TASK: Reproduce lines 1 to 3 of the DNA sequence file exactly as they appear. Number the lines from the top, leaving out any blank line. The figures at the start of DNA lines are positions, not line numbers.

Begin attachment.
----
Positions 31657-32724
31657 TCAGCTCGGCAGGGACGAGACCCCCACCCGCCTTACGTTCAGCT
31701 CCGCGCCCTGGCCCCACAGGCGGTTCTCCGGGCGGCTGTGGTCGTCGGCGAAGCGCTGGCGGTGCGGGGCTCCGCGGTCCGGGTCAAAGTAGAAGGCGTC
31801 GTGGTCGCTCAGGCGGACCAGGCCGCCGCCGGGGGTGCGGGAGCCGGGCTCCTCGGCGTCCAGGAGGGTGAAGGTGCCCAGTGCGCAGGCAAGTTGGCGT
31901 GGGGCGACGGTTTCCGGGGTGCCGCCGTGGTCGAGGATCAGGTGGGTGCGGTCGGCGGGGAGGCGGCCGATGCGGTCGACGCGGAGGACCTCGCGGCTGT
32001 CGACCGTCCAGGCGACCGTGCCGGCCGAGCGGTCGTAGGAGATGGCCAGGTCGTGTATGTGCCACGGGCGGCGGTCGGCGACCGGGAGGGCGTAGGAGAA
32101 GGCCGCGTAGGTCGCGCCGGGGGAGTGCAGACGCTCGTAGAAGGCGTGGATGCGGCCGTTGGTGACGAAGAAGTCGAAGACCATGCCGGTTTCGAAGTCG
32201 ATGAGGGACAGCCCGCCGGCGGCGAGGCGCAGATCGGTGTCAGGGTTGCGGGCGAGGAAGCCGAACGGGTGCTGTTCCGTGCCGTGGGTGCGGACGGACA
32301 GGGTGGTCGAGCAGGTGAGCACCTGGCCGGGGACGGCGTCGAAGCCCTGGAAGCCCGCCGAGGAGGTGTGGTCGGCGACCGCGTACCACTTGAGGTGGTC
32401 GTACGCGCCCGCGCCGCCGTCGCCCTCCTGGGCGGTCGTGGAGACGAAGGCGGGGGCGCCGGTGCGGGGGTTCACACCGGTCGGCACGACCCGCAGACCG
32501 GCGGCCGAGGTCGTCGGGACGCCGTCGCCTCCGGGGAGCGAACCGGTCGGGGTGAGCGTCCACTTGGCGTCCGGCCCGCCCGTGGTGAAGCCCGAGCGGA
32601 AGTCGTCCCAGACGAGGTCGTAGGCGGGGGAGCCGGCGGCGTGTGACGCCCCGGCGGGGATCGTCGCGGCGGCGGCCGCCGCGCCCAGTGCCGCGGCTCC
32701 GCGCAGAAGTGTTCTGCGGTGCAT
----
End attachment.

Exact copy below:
Positions 31657-32724
31657 TCAGCTCGGCAGGGACGAGACCCCCACCCGCCTTACGTTCAGCT
31701 CCGCGCCCTGGCCCCACAGGCGGTTCTCCGGGCGGCTGTGGTCGTCGGCGAAGCGCTGGCGGTGCGGGGCTCCGCGGTCCGGGTCAAAGTAGAAGGCGTC